A little before Christmas, I started to notice that the IPod Touch had become the fetish object of the season. My fellow Ottawa denizens were wandering around lovingly stroking the screens of their Touches. In the winter. In the cold. Outside. Without gloves. Like idiots.
But it isn’t really their fault, is it? The Touch was developed in Cupertino, California, where the average temperature in January bubbles around 4°C and 15°C. Canadian fetish objects are pretty much the same as those in the United States, but we have a reality that our southern cousins don’t: winter.
Winter plays a huge part of our identity. Canadians snowshow, snowboard, ski, skate, and skidoo. We invented hockey. We dominate the sport of curling. We essentially invented the modern ski resort. In the temperate south of the country, we endure subzero temperatures five to six months of the year.
But our consumer goods, our clothing styles, architectural styles, and fetish objects are designed elsewhere. We use stuff designed in climates where zero is considered cold, and a light dusting of snow will close a city.
Imagine what gadgets would look like if they were designed with winter in mind. When it gets below minus five(ish), you don’t want to expose your skin to the elements for more than a minute or two. If MP3 players were designed by Canadians, they would be easy to control inside a pocket or mitten. They would have controls that are easy to manipulate without being seen. Alternatively, they would have buttons large enough that users would be able to control the volume or navigate tracks without having to remove their frostbite preventing gloves.
When you start to consider the realities of winter, more and more of our society seems like a cargo cult. We’ve imported styles that were created for much warmer places. When you see people walking around in winter, how many people do you see wearing long coats? I don’t mean coats that cover their hips, I mean coats that go to their ankles. When you’re wandering around Ottawa in -20°C weather, wearing a coat that goes to your waist is silly. It means your legs freeze, or you have to wear long-johns1. But do Canadians wear long coats? No. Because we’re suckers and we import our ideas of style from the south.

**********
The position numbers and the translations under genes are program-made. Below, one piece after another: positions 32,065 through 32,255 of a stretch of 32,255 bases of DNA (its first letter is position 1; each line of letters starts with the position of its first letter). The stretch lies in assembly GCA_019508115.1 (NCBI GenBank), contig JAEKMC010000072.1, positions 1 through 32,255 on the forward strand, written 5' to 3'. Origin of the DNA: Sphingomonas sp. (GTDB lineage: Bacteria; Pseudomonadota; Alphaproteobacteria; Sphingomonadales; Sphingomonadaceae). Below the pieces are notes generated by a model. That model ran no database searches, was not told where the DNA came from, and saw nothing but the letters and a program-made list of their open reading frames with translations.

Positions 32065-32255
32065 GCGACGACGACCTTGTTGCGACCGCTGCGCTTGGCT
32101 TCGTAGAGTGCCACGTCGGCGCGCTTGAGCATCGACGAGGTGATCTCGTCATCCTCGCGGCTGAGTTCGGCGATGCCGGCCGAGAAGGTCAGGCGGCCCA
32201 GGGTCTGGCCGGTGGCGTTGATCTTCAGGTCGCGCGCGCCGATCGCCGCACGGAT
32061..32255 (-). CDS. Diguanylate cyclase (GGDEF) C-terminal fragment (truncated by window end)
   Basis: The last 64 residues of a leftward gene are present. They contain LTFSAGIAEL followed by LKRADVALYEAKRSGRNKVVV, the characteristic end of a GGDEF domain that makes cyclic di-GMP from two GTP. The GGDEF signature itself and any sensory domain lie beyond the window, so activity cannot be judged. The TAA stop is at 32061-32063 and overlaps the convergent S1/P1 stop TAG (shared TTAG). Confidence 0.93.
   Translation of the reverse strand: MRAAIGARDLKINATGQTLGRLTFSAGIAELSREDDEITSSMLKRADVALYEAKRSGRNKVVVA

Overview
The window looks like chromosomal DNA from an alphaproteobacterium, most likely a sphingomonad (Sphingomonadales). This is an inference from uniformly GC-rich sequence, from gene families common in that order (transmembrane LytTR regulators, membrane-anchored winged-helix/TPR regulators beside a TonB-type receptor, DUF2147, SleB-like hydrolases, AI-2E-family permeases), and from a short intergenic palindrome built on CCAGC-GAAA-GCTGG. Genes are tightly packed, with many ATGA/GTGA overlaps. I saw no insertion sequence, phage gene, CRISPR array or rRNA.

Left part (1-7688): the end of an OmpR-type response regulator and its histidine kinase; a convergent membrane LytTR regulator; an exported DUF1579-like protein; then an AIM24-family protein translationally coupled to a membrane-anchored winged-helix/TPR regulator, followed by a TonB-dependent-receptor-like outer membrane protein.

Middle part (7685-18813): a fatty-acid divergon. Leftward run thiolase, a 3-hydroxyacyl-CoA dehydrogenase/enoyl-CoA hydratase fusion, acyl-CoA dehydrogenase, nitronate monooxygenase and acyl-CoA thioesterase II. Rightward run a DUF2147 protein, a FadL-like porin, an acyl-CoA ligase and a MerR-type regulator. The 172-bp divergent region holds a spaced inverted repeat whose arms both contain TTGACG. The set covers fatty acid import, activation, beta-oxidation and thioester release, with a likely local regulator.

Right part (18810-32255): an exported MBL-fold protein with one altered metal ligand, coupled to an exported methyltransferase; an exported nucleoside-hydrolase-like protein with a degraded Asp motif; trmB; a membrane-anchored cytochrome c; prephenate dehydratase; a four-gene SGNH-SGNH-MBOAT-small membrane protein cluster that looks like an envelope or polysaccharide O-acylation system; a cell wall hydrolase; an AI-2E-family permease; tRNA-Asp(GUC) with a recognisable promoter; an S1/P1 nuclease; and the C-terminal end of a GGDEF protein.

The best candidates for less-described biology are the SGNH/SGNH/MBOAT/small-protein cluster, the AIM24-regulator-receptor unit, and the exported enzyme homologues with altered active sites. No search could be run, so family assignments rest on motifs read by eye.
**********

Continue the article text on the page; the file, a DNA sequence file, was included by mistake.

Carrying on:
The realities of winter hit architecture hard as well. When six months of the year necessitate heavy clothing and heavy boots, our buildings should respect that and provide somewhere to store our sweaters and jackets when inside. Do they? For the most part, no. Malls, libraries, movie theaters, hospitals, and office buildings require us to carry our surplus duds around with us. The few buildings that do feature a coat check tend to be bars or clubs, where being seen is part of the experience.
It would be wonderful if Canadian designers and architects could reverse our fixation on southern climates. Well made Canadian goods that were attractive and designed for our climate would be wonderful. But they seem unlikely to catch on. Too much of our media comes from southern climes, where gloves are a fashion statement, and open air dining is an option year round.
Note: I didn’t notice our tom-foolery myself. It took the first 60 pages of John Ralston Saul’s Refliections of a Siamese Twin to wake me up to our national fixations on warmer climates. Perhaps a solution to our cargo-cultish behaviour was contained in the rest of the book, but JRS didn’t manage to keep my attention past page 61.